Contribution of Germline Predisposition Gene Mutations to Breast Cancer Risk in African American Women

Julie R. Palmer, Eric C. Polley, Chunling Hu, Esther M. John, Christopher Haiman, Steven N. Hart, Mia Gaudet, Tuya Pal, Hoda Anton-Culver, Amy Trentham-DIetz, Leslie Bernstein, Christine B. Ambrosone, Elisa V. Bandera, Kimberly A. Bertrand, Traci N. Bethea, Chi Gao, Rohan D. Gnanaolivu, Hongyan Huang, Kun Y. Lee, Loic LemarchandJie Na, Dale P. Sandler, Payal D. Shah, Siddhartha Yadav, William Yang, Jeffrey N. Weitzel, Susan M. Domchek, David E. Goldgar, Katherine L. Nathanson, Peter Kraft, Song Yao, Fergus J. Couch

Research output: Contribution to journalArticlepeer-review

5 Scopus citations

Abstract

Background: The risks of breast cancer in African American (AA) women associated with inherited mutations in breast cancer predisposition genes are not well defined. Thus, whether multigene germline hereditary cancer testing panels are applicable to this population is unknown. We assessed associations between mutations in panel-based genes and breast cancer risk in 5054 AA women with breast cancer and 4993 unaffected AA women drawn from 10 epidemiologic studies. Methods: Germline DNA samples were sequenced for mutations in 23 cancer predisposition genes using a QIAseq multiplex amplicon panel. Prevalence of mutations and odds ratios (ORs) for associations with breast cancer risk were estimated with adjustment for study design, age, and family history of breast cancer. Results: Pathogenic mutations were identified in 10.3% of women with estrogen receptor (ER)-negative breast cancer, 5.2% of women with ER-positive breast cancer, and 2.3% of unaffected women. Mutations in BRCA1, BRCA2, and PALB2 were associated with high risks of breast cancer (OR = 47.55, 95% confidence interval [CI] = 10.43 to >100; OR = 7.25, 95% CI = 4.07 to 14.12; OR = 8.54, 95% CI = 3.67 to 24.95, respectively). RAD51D mutations were associated with high risk of ER-negative disease (OR = 7.82, 95% CI = 1.61 to 57.42). Moderate risks were observed for CHEK2, ATM, ERCC3, and FANCC mutations with ER-positive cancer, and RECQL mutations with all breast cancer. Conclusions: The study identifies genes that predispose to breast cancer in the AA population, demonstrates the validity of current breast cancer testing panels for use in AA women, and provides a basis for increased referral of AA patients for cancer genetic testing.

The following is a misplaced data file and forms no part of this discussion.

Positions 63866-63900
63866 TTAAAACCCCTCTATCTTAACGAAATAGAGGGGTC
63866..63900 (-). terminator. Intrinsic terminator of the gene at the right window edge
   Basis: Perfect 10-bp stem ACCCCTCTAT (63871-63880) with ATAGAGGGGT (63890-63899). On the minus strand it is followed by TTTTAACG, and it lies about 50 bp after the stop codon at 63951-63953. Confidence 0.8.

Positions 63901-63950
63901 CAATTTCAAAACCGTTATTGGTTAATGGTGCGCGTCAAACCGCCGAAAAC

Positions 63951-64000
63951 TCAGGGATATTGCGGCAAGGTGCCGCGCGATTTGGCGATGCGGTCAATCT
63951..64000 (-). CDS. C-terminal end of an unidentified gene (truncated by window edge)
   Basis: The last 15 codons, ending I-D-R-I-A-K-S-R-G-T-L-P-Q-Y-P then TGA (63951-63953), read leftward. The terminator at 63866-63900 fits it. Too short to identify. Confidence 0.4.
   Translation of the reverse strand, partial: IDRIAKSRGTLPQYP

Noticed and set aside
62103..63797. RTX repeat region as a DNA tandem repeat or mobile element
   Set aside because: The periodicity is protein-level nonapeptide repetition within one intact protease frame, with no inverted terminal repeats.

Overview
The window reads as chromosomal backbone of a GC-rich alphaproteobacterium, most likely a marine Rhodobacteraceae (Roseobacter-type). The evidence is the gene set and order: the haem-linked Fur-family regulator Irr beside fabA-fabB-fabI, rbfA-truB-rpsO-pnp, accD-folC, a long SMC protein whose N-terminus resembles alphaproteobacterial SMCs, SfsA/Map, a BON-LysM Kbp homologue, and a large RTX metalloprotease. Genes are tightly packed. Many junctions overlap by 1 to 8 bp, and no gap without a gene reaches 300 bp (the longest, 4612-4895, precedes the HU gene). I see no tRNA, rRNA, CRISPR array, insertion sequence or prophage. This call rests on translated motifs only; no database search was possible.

Original languageEnglish (US)
Pages (from-to)1213-1221
Number of pages9
JournalJournal of the National Cancer Institute
Volume112
Issue number12
DOIs
StatePublished - Dec 1 2020

ASJC Scopus subject areas

  • Oncology
  • Cancer Research

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